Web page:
Clay based soils tend to have a reddish or orange color to them due to a higher iron content. Clay soils have smaller soil particles and therefore do not drain well. They are more compact and make it harder for roots to grow through. Typically soils that are high in clay are considered a lower quality soil for growing plants.
Sandy soil is the opposite of clay soil in that the soil particle size is larger allowing for water and nutrients to flow through it quickly. As a result this type of soil dries out quickly and is also consider a lower quality soil.
The “gold standard” soil is called loamy soil and is comprised of 20% clay, 40% sand, and 40% silt (medium sized particles). This is good for plants because it has the correct ratio of particle sizes that allow for the retention of water and nutrients, and enough space between the particles for roots to grow easily and obtain the oxygen they need.
For this lab sandy soil can be obtained at a nursery. This soil will be labeled potting soil for Succulents, which typically grow in sandier soils. Loamy soil can be substituted with regular potting soil. Clay soil will have to be dug from a local source. If the soil is not a red or orange color, it may still have a lot of clay in it. High clay content soil, when wet, can be squeezed and it will retain the shape without falling apart. It also has a slimy quality when wet. This is the element of soil that makes it really stick to your boots. If you live in an area where you have good soil, digging down below the top soil usually results in a larger clay content as the clay particles tend to move down through the soil over time and compact deeper in the earth (its like the crumbs at the bottom of a bag of potato chips).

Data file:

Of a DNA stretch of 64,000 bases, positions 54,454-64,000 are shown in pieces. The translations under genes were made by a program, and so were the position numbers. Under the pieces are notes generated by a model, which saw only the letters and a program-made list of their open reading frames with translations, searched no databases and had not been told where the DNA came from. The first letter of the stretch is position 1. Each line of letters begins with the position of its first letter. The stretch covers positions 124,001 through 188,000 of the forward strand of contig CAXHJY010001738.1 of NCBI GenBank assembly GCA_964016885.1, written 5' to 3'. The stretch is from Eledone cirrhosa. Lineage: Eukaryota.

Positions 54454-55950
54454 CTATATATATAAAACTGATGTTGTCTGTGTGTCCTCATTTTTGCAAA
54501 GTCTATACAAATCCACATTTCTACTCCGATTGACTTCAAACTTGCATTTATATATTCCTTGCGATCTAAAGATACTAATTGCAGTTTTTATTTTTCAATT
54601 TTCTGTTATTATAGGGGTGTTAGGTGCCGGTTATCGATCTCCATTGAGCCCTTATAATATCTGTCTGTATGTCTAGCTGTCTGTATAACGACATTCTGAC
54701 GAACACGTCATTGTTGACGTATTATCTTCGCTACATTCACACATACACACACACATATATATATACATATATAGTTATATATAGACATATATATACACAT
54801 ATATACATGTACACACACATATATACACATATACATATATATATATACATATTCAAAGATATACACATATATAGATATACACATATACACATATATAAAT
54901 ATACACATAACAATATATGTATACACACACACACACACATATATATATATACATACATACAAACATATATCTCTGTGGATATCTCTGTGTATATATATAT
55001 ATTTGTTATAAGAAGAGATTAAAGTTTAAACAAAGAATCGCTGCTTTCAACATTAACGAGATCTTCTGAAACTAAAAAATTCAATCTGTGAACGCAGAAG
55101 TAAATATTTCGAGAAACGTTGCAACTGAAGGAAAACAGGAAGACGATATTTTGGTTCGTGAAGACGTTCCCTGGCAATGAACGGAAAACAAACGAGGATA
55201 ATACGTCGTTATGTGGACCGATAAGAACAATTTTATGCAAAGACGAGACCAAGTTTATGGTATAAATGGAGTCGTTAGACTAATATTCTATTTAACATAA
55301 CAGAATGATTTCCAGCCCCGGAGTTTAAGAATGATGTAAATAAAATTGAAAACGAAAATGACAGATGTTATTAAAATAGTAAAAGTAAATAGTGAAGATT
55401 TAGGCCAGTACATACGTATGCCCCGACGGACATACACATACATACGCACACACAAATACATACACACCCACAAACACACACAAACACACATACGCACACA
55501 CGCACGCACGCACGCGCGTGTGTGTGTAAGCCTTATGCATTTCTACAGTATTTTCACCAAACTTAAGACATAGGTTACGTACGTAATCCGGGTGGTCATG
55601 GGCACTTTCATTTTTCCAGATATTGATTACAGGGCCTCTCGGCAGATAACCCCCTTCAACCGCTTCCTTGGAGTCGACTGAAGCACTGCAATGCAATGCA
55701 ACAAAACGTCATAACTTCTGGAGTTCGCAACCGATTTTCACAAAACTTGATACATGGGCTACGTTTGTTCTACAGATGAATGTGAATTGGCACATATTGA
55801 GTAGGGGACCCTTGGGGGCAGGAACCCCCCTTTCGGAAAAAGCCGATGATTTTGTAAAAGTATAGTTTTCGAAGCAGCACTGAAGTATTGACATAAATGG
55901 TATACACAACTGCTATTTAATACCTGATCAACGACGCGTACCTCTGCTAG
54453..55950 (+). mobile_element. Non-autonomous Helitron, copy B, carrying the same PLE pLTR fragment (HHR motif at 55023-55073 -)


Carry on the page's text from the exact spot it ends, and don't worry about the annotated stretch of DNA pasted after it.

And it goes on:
Materials: See the general Plant Germination and Growth Study for detailed information.
- Seed for germination (12 larger seeds per group).
- 12 containers for growth. Egg cartons would work well. Use 4 cells for each type of soil.
- 3 types of soil.
- Spray bottles or wash bottles
- Growing area
- Rulers and Permanent Markers
- Scissors, electronic balance, drying trays if measuring biomass.
- Simple soil testing kits (Luster Leaf Rapitest Soil Test Kit) can be used to test for soil nutrients to help with discussion questions.
- Each day record if the seeds have germinated or not and calculate the percent germination.
- Once a seed has germinated, the height should be recorded each day and recorded. (See Student Handout below for instructions on measuring and calculating data).
- Each container should be watered as necessary. The soil should look and feel damp but not be swampy. As the plants grow, they will need more water.
- Continue this procedure until at least 5 data points are obtained.